The output of the oversampling clock recovery circuit 46 is used to retime the recovered data at 54, which is then applied to a pulse recognition circuit 56, an eight-bit universal shift register 58, and to the signal switching and processing circuitry 50. Pulse recognition circuit 56 searches the serial input data stream for any data bit in any word slot, unless that word slot is being used for active data transmission, in which case a TERMINAL ACCESS bit (the equivalent of a HOOK STATUS bit for telephone operation) has been SET for that word slot. For each word slot for which no TERMINAL ACCESS bit has been SET, eight-bit universal shift register 58 is loaded with the recovered data output (oversampled) for that word time slot, and the random access memory (RAM) 60 receives the output of eight-bit universal shift register 58. Thus, if any word time slot contains an initiallization bit, pulse recognition circuit 56 can initiate retransmission of the recovered data word (consisting of one bit within the word) during the next TRANSMIT time slot for that terminal. Since the oversampling is at 8X, the RAM 60 receives eight data words to define the recovered word time slot.
The use of an 8X oversampling of the recovered data at central node 20 allows a terminal transmitter clock resolution of 4X to be maintained without a resolution error being introduced by the central node. Other clock resolutions and oversampling factors could be employed without materially changing the invention concept. The stored, oversampled data from the word time slot is retransmitted to the network (and therefore to the terminal) during the next terminal's RECEIVE half-frame without being retimed, such that the terminal receives its transmitted data bit back delayed by one-half frame, plus the delay introduced by transit time from the terminal to the central node. The pulse recognition circuit 56 is disabled during the TERMINAL ACCESS half-frames to preclude pulse recognition circuit 56 from attempting to establish transmitter adjustments with TERMINAL ACCESS bits, as well as being disabled during central node TRANSMIT half-frames. The presence of a TERMINAL ACCESS bit by any terminal is stored and used to disable pulse recognition circuit 56 during word time slots that are actively transmitting data.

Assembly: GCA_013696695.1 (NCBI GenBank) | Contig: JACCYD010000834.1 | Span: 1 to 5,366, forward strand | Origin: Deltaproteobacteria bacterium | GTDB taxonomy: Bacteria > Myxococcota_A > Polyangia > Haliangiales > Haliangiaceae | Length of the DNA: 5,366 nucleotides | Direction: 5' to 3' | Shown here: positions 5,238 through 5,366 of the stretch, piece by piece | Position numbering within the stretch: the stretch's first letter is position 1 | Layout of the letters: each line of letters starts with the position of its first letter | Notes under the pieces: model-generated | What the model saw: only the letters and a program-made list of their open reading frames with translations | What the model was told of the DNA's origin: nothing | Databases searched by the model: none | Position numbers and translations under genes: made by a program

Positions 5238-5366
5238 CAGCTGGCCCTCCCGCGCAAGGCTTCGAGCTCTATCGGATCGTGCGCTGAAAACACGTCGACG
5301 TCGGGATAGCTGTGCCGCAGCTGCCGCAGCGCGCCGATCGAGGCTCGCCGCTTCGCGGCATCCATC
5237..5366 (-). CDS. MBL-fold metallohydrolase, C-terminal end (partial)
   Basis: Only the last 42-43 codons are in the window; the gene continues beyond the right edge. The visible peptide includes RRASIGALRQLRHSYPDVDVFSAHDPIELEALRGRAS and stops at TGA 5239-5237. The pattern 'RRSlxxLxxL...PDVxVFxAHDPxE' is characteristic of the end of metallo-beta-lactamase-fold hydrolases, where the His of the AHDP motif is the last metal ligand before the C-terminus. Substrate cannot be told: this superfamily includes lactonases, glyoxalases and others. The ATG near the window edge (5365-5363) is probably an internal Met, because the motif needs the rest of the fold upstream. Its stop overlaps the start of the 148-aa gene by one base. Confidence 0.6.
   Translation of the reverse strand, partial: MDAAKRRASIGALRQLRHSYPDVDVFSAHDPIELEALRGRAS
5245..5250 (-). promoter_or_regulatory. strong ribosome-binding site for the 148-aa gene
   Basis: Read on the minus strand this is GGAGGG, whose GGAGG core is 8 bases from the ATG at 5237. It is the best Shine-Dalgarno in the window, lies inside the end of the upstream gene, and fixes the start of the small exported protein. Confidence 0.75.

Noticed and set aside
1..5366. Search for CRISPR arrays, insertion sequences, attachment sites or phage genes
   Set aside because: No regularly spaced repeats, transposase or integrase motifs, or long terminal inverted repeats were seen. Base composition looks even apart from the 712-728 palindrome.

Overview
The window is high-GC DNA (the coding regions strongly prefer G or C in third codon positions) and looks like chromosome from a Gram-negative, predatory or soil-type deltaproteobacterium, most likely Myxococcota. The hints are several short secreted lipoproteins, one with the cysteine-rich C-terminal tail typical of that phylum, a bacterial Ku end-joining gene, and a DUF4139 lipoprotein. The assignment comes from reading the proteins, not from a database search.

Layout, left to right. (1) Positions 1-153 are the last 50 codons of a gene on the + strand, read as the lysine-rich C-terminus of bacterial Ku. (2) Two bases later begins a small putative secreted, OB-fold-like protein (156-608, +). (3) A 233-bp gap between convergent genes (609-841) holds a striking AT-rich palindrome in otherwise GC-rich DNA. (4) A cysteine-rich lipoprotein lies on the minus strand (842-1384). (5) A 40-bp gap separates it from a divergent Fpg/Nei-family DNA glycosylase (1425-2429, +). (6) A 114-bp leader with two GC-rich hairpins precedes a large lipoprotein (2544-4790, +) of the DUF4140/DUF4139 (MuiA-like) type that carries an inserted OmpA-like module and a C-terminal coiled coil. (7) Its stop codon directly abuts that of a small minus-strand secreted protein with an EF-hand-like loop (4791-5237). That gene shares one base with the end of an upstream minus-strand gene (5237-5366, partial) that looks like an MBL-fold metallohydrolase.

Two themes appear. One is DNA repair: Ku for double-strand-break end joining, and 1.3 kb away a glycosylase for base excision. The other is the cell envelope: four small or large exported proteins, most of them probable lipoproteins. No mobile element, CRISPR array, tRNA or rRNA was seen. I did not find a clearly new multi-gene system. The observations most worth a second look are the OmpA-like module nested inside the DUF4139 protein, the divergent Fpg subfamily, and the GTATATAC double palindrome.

RAM 60 is set to be at least two hundred fifty-six words deep, each word eight bits wide, (or 256×8), such that all thirty-two terminals in the network can simultaneously request initiallization. Additionally, eight-bit universal shift register 58 is active at all times, except when the TERMINAL ACCESS bit has been SET, such that the detection of a data bit by pulse recognition circuit 56 at some location other than the first bit position (the expected case for distant terminals) will allow the full eight words to be transmitted during an initiallization sequence. For the initiallization sequence, the central node transmitter 62 is loaded from the output of RAM 60, through eight-bit universal shift register 58, clocked at the full 8X over-sampling rate, in the reverse direction from RECEIVE data shifting direction. The output pulse is at the normal transmitted data rate, but the edge resolution is preserved as recovered by the central node.
The terminal transmitter timing adjustment circuitry at the terminal is shown in FIG. 5 for this embodiment of the invention. The circuitry shown in FIG. 5 corresponds to transmitter timing adjustment circuitry block 36 and storage block 40 shown in FIG. 3. The circuitry shown in FIG. 5 includes both the generation circuit for the single bit transmitted at the beginning of the initiallization sequence, the storage circuit (block 40 in FIG. 3), and the transmitter timing adjustment circuitry (block 36 in FIG. 3). Inputs to this circuitry include the bit clock 64, word enable control line (66 defining the beginning of the terminal's word boundary and generated by the control circuitry shown as block 34 in FIG. 3), DATA ENABLE line 68 (generated by framing circuitry 32 of FIG. 3) defining when framing has been established, TRANSMIT data line 70 (from CODEC IC 38) and a control line 74 to preclude attempting to initiallize during TERMINAL ACCESS FRAME. The remaining input 72 for this circuitry is the non-retimed data (the output of receiver 26 in FIG. 3). The outputs of this circuitry are the transmitted data stream (including the single bit used for the initiallization sequence), the TRANSMIT clock phase information, and the TRANSMIT time slot adjustment information.